Most Bahamians are Protestants, but Cat Island has a strong Catholic tradition. It was home to one of the most remarkable priests of modern times, Father Jerome Hawes (1876-1956), the Hermit of Cat Island. An architect, he built five churches on this island in addition to his personal masterpiece, the Hermitage, which sits atop 206-foot Mount Alvernia in New Bight, the highest point in the Bahamas. Father Jerome lived here as a hermit for the last 17 years of his life.
On my last day on Cat, I started out early, drove south to the base of Alvernia, parked and climbed the steep path past 13 Stations of the Cross to the Hermitage. Prefaced by a 15-foot tall Celtic cross and a cave with a stone rolled away, the Hermitage is a melange of small buildings linked by a covered walkway -- a sleeping room, cooking room, guest room and small chapel near a medieval tower.
The villas and duplexes at Cat Island's Fernandez Bay Village are nestled in a pine grove.
I was alone at the Hermitage this morning. In the narrow confines of the chapel, I sat by the window and gazed out over the southern reach of Cat Island. The presence of Father Jerome -- this remarkable man whose footsteps I, an agnostic, had followed in the Out Islands of the Bahamas for years -- was palpable here.
Driving south on the Queen's Highway, I stopped at New Bight to visit Father Jerome's splendid Church of the Holy Redeemer. Though it lacks the grand setting of Father Jerome's two magnificent churches on Long Island, just south of Cat, Holy Redeemer -- consecrated in 1948 -- is arguably the summit of his achievement in church architecture. Outside, the limestone structure is angular and whitewashed, adorned with a bell tower and gargoyles. The main entrance, on the side rather than at the rear of the church, opens into a vaulted nave where a center aisle divides rows of pews leading to a lovely chancel, the apse dominated by a large portrait of the bleeding Christ flanked by Mary and Joseph of Arimathea. Round trellised windows and niches punctuate walls on which the Stations of the Cross are depicted.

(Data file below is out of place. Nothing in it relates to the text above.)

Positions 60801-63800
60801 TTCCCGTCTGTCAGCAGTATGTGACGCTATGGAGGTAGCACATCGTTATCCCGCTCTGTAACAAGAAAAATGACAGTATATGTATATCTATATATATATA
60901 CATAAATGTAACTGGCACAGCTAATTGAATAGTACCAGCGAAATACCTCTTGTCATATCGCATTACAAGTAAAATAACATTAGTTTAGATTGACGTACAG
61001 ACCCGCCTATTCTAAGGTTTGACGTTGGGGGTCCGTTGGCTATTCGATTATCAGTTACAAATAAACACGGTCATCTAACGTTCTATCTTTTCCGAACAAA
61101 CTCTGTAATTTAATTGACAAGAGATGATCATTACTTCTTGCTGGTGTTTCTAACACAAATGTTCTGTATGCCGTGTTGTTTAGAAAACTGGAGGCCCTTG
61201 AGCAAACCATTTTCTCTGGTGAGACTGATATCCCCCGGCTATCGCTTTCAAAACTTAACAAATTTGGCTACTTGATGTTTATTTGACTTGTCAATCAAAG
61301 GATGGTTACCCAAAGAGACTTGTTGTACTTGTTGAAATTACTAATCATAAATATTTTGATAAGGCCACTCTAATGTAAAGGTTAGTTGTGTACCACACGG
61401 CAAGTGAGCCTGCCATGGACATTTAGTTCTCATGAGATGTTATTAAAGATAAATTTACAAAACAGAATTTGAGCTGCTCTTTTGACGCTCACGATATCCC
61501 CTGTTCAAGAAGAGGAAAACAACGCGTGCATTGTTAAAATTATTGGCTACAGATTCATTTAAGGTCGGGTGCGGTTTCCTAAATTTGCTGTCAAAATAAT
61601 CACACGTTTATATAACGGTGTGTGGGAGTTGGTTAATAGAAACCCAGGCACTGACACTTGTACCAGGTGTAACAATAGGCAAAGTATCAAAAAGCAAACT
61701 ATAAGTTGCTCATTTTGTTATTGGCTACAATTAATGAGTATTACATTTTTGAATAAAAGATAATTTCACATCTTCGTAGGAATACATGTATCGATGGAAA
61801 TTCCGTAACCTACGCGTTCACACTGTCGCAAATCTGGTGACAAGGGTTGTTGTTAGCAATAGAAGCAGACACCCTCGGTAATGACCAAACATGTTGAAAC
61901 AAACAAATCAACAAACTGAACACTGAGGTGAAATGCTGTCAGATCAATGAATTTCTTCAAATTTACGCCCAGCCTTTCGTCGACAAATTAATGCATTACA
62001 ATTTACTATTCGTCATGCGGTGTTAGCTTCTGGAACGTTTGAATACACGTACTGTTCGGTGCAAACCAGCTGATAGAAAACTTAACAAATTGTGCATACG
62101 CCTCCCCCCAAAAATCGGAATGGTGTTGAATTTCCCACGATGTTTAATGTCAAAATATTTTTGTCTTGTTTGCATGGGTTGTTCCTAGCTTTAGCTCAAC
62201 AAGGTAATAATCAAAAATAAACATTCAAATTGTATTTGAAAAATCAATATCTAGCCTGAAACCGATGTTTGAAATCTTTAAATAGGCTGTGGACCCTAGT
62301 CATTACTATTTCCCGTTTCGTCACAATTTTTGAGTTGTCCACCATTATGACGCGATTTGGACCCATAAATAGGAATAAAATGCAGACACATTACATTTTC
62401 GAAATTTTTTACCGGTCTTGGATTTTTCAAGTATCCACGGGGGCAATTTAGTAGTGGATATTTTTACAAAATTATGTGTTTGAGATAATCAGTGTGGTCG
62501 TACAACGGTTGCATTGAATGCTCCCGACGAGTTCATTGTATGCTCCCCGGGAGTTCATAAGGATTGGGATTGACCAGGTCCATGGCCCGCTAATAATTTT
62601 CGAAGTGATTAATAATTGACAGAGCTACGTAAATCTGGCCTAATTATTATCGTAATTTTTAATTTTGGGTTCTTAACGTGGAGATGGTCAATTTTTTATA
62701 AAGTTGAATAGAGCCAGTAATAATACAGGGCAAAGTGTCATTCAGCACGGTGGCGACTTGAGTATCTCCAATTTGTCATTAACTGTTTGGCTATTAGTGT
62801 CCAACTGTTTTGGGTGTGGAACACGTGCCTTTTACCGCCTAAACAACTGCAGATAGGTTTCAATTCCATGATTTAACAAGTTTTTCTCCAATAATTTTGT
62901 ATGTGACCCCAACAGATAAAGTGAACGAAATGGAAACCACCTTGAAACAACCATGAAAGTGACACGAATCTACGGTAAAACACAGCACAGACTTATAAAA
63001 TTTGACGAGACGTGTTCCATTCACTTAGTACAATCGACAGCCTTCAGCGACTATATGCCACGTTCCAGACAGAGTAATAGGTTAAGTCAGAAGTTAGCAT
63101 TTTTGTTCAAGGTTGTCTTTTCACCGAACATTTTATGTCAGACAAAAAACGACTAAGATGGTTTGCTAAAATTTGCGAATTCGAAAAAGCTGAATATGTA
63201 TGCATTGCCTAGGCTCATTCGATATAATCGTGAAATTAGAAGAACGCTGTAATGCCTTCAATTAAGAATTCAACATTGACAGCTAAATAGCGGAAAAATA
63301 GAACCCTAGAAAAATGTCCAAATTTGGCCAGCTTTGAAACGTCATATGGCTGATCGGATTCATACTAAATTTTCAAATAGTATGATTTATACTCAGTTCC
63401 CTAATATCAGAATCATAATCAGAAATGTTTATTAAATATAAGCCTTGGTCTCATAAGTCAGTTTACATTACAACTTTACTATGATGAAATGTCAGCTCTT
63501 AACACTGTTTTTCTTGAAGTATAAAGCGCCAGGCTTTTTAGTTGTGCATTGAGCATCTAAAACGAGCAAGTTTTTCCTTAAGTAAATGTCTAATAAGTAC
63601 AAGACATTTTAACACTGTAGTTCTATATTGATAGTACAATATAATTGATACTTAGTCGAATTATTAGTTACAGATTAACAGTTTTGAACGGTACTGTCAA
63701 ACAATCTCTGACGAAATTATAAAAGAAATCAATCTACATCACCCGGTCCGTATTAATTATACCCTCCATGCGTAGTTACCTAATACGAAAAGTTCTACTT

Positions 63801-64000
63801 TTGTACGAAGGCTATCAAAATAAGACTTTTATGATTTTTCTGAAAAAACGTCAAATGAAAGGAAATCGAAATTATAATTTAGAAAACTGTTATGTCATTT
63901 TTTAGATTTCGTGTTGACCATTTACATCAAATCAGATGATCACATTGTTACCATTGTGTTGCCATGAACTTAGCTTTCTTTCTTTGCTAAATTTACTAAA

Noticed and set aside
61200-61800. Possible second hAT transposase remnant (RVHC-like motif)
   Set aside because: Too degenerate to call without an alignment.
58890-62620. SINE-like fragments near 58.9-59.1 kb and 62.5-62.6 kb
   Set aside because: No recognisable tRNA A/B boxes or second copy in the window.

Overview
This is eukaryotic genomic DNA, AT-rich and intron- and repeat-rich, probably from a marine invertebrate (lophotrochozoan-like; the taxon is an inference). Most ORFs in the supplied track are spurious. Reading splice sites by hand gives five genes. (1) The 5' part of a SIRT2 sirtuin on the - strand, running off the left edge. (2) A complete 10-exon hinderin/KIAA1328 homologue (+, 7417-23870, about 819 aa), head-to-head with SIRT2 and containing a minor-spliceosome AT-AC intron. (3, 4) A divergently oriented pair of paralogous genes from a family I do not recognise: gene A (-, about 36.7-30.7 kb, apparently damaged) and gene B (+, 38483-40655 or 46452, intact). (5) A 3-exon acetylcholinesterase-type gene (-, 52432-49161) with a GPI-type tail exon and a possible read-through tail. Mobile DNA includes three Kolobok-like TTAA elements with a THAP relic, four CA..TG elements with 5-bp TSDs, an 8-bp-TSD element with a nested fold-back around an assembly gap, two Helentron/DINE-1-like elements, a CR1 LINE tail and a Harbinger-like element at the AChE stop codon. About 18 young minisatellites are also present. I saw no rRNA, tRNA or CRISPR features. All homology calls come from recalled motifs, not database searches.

Three miles farther along at Old Bight, I passed the ruins of an old plantation and stopped by another Jerome church -- the hauntingly beautiful, abandoned Church of St. Francis of Assisi, its gray limestone facade bearing an ornate dedication to St. Francis above the entrance, and inside, a pewless, hot and empty space presided over by twin angels carved in stone on the back wall. With no priest or nun living on Cat, this important church, like the plantation, is now ruining in the bush. Fifteen miles below Old Bight, I circled the roundabout at the southern extreme of the island and took the eastern route through Baintown, Zonicles, Port Howe and Bailey Town toward Columbus Point.
In Bailey Town, just past the skeletal ruins of another plantation house, I tooted my horn at the top of a dirt track leading to one of the least-known of Father Jerome's churches, Our Lady of Zion, a small rectangular sanctuary in a clearing of tamarind and sugar apple. By the time I got out of the car, an old lady in a red dress and a straw hat was making her way down the drive with the key.